2016 Feuds of the Year – Number 9: Steven Fulop vs. Chris Christie


Perhaps you’ve heard that Gov. Chris Christie (R) doesn’t care for Democratic mayors that didn’t endorse he re-election bid?

Jersey City Mayor Steven Fulop and Gov. Chris Christie sit next to each other during the Goya grand opening on April 29, 2015.
Jersey City Mayor Steven Fulop and Gov. Chris Christie sit next to each other during the Goya grand opening on April 29, 2015.

By John Heinis/Hudson County View

When 2016 was still in its infancy, Fulop and fellow (almost) sure thing gubernatorial candidate, state Senate President Steve Sweeney (D-3), led the charge against privatizing Liberty State Park – an idea introduced by the Christie administration.

Simple enough, New Jerseyans, and certainly Jersey Cityans, really hate that kind of thing – not to mention Friends of Liberty State Park President Sam Pesin has a perfect record against governors trying to infringe on his territory.

During this presser, state Senator Loretta Weinberg (D-37) joked there was a “66 2/3 percent chance” the next governor was in the room (which makes sense considering Phil Murphy wasn’t there).

Afterwards, Fulop essentially joked he had no idea what Weinberg was talking about, while Sweeney said be prepared for two guys named Steve to face off for the sacred Drumthwacket throne.


What does that have to do with Fulop vs. Christie?

Less than two months later, Fulop began pushing a website called stepdownchris.com (no longer active), obviously calling for Christie to resign.

Fulop said Christie wasn’t fit to serve this state if he was going to spend all his time on the Donald Trump campaign trail.

Detractors were also quick to point out that Fulop was rarely in Jersey City while he was schmoozing top Democratic around the state.

Christie just ignored him for a little while, until he swung the bat during an appearance on NJ 101.5, where he went after Fulop and Assembly Speaker Prieto for the stalemate in Atlantic City – calling it a proxy fight for governor between Fulop and Sweeney.

“He’s become Steve Fulop’s water boy, carrying his water in a Democratic primary fight against Steve Sweeney for the Democratic nomination for governor, and the people of Atlantic City are being used as pawns,” the governor said at the time.

City spokeswoman Jennifer Morrill was apparently less than impressed, basically comparing Christie to a psycho ex-girlfriend.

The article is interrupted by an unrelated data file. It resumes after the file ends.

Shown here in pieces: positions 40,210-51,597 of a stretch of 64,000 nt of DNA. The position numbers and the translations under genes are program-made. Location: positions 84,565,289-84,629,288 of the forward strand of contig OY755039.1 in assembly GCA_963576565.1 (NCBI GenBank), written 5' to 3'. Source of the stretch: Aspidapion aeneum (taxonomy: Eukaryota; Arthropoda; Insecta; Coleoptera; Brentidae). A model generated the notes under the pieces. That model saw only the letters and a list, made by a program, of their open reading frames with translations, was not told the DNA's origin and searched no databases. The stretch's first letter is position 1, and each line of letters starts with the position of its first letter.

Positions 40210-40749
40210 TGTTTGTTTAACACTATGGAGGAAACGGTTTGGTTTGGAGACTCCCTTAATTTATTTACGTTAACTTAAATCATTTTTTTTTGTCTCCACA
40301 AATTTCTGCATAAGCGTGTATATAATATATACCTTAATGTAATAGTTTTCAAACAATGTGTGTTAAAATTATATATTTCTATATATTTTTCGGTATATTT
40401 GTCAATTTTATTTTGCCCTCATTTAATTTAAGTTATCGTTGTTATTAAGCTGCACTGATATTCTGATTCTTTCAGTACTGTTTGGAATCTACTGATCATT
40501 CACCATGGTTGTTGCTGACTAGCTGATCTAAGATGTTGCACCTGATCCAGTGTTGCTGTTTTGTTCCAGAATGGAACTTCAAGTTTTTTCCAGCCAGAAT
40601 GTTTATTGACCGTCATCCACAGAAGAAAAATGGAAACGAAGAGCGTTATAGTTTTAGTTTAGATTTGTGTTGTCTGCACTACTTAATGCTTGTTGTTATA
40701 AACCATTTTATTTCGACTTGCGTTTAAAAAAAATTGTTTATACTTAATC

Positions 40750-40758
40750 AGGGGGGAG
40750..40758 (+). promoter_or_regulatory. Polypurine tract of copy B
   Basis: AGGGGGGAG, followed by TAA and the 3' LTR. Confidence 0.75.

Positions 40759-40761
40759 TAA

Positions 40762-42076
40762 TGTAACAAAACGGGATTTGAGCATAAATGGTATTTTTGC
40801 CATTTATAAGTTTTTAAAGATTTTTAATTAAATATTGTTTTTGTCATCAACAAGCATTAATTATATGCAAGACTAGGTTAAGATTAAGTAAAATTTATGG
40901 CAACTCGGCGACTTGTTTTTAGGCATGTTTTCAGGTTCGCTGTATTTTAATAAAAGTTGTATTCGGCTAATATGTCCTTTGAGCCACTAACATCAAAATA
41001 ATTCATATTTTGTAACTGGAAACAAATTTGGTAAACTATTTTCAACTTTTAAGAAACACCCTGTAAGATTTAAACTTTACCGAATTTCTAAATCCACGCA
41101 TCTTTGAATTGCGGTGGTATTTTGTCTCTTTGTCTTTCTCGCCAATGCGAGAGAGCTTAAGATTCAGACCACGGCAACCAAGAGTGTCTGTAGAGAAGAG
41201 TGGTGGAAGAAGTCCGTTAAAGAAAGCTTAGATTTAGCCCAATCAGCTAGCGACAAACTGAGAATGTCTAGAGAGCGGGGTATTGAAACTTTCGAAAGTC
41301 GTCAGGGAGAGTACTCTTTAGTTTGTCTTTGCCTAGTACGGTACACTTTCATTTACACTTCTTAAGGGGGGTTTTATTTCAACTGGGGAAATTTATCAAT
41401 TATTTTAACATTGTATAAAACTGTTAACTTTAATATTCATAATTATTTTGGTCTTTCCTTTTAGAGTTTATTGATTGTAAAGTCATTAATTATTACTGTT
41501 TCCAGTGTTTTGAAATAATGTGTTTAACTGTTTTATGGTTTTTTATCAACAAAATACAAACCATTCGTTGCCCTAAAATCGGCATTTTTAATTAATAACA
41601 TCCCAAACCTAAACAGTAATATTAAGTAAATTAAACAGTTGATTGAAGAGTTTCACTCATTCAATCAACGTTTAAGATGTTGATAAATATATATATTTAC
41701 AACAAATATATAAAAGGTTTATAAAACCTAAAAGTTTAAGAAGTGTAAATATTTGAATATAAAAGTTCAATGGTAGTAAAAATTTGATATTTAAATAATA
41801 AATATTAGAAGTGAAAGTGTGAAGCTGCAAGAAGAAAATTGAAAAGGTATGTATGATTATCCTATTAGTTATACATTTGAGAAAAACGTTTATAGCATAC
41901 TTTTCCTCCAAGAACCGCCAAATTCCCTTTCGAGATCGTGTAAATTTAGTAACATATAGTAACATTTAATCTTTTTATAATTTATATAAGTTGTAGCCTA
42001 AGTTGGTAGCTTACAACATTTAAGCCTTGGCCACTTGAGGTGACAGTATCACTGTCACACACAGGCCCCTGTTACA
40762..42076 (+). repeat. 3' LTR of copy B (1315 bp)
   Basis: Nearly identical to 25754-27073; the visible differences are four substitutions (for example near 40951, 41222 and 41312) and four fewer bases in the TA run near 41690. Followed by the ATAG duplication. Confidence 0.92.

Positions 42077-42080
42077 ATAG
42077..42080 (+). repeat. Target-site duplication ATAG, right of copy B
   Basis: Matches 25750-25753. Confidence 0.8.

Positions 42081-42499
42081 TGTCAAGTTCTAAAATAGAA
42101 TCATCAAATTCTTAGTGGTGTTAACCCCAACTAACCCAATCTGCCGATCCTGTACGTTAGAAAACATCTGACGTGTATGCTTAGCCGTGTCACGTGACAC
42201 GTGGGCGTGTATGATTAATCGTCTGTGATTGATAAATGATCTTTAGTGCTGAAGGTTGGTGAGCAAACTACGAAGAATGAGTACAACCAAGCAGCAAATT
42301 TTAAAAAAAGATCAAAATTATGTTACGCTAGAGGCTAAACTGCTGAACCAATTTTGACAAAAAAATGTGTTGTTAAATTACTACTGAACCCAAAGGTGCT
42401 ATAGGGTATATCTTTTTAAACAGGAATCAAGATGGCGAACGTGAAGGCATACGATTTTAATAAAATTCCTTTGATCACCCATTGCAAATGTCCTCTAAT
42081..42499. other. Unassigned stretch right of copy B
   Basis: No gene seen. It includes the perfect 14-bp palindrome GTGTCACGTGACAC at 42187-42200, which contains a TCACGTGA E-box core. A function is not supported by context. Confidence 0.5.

“The Governor is a little confused once again, which is becoming more and more frequent unfortunately. Furthermore, the Governor’s strange obsession with Mayor Fulop seems to be clouding his judgment anytime he’s near a microphone,” she responded in an email.

Just a few days after that, taking us to April, Fulop was furious that Jersey City would be forced to participate in their first reval since 1988.

Can you guess who he said was behind this one?

Fulop tweet1

He clarified in a subsequent tweet that it was fine to force municipalities to do the reval, but it had to be all or nothing, as opposed to picking and choosing certain ones based on politics.

At a public meeting in January, Fulop made it clear that a reval would be “catastrophic” for residents, so it’s no surprise he wasn’t a happy camper.

Of course Christie’s office had zero sympathy here, saying these things don’t happen when elected officials do their jobs.

“The common thread among them is local officials’ failure to do their jobs and fulfill their constitutional requirements,” said then-Christie spokesman Kevin Roberts of the three municipalities ordered to do a reval, which also includes Elizabeth and Dunellen.

“In Jersey City’s case, at a cost of millions of dollars when they pulled the plug on a prior revaluation effort that was underway.”

Unfortunately, this feud pretty much fizzled out after the first quarter of 2016, which is why it wasn’t as much fun as last year, when Hoboken Mayor Dawn Zimmer was also in Christie’s crosshairs.

Since then, Fulop has decided not to run for governor and didn’t end up testifying in the Bridgegate trial when it was all said and done, all but eliminating any hope of this political firefight returning to the limelight in 2017.


Previous Entry:

Number 10: Ron Scheurle vs. Felix Roque Administration